Wind from the Northeast, coming this way,
but its hands are empty
and it’s not talking.
The shadblow bushes are all ashiver with finches,
Fusillades of song,
the content lost in translation.
My own backyard,
and I am at sea. Inscrutability
on all sides. Squirrels, birds, foxes,
even the trees are all talking to each other. Not to me.
I have a well-rehearsed commitment to contentment
that settles the mind like a benign occupying force,
while rations last.
Still, I can’t help but notice —
yes, everything is keeping its secrets.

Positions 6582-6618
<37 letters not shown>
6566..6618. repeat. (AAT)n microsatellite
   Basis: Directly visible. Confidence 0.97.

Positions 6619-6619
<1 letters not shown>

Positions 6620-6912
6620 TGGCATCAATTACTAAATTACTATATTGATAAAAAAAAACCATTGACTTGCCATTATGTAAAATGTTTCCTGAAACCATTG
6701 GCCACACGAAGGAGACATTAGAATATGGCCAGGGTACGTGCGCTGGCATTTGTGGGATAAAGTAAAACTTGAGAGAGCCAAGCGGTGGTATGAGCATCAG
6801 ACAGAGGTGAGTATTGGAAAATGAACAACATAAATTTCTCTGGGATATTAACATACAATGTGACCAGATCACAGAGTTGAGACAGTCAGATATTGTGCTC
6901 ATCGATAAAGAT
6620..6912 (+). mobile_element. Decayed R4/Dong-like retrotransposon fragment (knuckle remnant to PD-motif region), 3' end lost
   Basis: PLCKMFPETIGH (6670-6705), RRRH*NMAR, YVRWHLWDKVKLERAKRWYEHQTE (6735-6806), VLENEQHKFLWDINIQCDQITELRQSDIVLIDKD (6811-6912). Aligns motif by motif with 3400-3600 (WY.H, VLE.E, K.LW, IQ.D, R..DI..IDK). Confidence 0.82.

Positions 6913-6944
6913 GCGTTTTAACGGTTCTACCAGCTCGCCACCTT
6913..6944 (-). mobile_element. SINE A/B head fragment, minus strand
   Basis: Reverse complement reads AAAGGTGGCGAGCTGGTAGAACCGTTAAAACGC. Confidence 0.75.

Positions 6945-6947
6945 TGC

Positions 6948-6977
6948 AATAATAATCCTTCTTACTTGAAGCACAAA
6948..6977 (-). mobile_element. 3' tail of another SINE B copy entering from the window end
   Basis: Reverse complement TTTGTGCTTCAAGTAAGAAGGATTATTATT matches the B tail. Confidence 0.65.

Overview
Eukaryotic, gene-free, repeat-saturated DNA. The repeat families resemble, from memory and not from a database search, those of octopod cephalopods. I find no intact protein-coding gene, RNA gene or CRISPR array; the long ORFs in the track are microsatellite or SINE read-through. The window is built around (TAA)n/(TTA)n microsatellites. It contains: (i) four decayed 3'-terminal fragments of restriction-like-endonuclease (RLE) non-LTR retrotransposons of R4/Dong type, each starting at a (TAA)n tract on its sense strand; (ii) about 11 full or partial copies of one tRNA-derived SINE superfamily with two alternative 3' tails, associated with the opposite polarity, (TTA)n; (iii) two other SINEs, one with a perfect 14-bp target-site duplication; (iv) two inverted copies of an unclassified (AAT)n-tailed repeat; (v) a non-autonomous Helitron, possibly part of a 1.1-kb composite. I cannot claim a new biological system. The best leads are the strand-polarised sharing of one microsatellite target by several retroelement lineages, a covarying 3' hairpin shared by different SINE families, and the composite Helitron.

What could we expect
who long since shattered the contract?
Do you also
practice contentment like a life-jacket drill
on shipboard in rough weather?
Do you scan the local scene
for its signals sent?
For its content meant?
What is it saying to you — the lost world
you describe into being
for and in and to yourself?
Jennifer M. Phillips is an immigrant, retired Episcopal Priest, gardener, grower of Bonsai, painter, and has been writing and publishing poetry and prose since age seven. Phillips grew up in upstate New York and has lived in New England, London, New Mexico, St.Louis, Rhode Island, & Cape Cod, Massachusetts.